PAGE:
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HIMSS22 Executive Interviews: Interoperability and Continuity of Care Lead the Discussion

by John Moore III | March 29, 2022

Industry leaders reflect on the ‘post-COVID’ state of the market and what’s next for health IT

The dust is clearing from another edition of the annual HIMSS conference, this time much closer to its pre-COVID attendance numbers than the 2021 event, and with a full exhibitor hall. And for the first time since 2019, the entire Chilmark team made the trip to Orlando to meet with a swath of vendors and other industry leaders to take the pulse of what’s happening in the world of healthcare IT.

As we look to the future of the space, there are several clear trends and hot topics that emerged in our many discussions across the team. In addition to my standard relationship-nurturing work onsite, I took time to set up a number of interviews with various executives and thought leaders to share their perspectives with the rest of the community directly as part of our video and podcast series (Apple, Spotify, Google, Stitcher).

Below is a preview reel of who we met with and what we discussed, highlighting some of the key points made during these conversations:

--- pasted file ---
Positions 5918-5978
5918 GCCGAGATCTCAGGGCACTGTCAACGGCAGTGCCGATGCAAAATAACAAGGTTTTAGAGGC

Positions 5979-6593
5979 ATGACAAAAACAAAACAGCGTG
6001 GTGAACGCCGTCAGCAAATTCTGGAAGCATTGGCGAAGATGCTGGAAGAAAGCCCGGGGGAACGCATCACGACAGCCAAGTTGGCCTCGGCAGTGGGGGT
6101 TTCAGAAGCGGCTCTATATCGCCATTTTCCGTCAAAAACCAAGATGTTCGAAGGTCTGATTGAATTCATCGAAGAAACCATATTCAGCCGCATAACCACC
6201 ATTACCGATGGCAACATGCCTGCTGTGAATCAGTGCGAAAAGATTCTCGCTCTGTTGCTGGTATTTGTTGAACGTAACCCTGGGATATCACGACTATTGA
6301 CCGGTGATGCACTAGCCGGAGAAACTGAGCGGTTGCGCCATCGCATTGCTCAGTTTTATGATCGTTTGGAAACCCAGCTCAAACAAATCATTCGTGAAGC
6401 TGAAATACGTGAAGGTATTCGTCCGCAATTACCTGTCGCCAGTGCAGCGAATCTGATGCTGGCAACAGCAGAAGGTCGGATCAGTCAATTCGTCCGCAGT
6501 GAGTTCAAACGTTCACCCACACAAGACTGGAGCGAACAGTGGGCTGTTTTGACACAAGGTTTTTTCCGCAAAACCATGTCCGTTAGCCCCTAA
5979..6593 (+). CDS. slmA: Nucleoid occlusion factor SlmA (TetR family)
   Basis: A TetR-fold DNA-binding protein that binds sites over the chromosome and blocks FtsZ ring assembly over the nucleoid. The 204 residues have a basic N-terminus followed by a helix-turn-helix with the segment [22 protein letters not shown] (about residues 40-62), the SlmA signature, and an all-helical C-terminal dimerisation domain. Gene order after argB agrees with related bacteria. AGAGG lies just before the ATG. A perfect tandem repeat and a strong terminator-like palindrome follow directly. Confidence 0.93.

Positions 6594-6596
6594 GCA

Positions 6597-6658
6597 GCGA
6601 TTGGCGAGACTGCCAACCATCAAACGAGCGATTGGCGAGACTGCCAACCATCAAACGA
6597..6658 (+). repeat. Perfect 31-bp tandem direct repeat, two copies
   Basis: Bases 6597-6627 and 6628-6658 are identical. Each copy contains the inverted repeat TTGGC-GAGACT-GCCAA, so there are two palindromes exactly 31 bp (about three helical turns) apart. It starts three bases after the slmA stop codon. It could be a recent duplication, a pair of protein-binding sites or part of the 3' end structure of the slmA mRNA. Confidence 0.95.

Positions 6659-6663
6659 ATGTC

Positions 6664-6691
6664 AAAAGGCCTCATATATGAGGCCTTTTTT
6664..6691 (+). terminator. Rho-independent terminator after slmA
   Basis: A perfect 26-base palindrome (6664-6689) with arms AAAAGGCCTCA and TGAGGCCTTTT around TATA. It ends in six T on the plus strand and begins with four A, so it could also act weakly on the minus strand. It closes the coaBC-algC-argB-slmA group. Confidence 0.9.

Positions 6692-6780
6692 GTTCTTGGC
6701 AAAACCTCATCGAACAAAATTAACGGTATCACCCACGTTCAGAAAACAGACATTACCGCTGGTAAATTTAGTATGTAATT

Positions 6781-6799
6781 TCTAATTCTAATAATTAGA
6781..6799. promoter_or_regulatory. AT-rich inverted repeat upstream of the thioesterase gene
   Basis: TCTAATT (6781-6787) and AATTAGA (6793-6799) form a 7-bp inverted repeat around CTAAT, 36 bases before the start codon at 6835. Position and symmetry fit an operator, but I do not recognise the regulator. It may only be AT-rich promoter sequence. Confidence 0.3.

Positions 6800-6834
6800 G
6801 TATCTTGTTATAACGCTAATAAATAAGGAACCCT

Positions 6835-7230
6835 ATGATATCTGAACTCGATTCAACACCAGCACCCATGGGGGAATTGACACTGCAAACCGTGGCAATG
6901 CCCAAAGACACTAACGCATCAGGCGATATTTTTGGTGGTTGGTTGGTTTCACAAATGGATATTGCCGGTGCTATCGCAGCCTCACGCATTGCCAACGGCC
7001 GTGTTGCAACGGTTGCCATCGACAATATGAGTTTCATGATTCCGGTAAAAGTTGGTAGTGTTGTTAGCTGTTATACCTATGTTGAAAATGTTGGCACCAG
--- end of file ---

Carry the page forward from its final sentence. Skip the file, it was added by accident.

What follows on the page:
Interoperability was a word on the lips of many data vendors; patients often not having access to their own data has become a glaring issue that organizations can no longer afford to overlook. Between new legislation (TEFCA, Data-blocking rules) and louder calls for data liquidity from consumers and other stakeholders, the community is clearly trying to change the paradigm, but legacy thinking and legacy systems are still creating roadblocks to true interoperability.

Tied to this need for interoperability was the common discourse around how the lack of system to system communication is detrimental to the industry’s ability to create a better understanding of a patient’s full care journey by incorporating external data points. Long-term and post-acute care (LTPAC) and especially social determinants of health (SDoH) came up over and over again; addressing these problems that we’ve known to exist for a long time in healthcare (and society) finally seems possible, albeit still a future-state of the market. There was tangible excitement for the potential of new standards and regulatory requirements to finally remove some of these oft-cited kinks in the system.

We’ll be rolling out the full videos from our interview series over the coming weeks, so stay tuned! In the meantime, here’s a list of the thought leaders in healthcare IT that we met with while on-site:


AI-generated Transcript: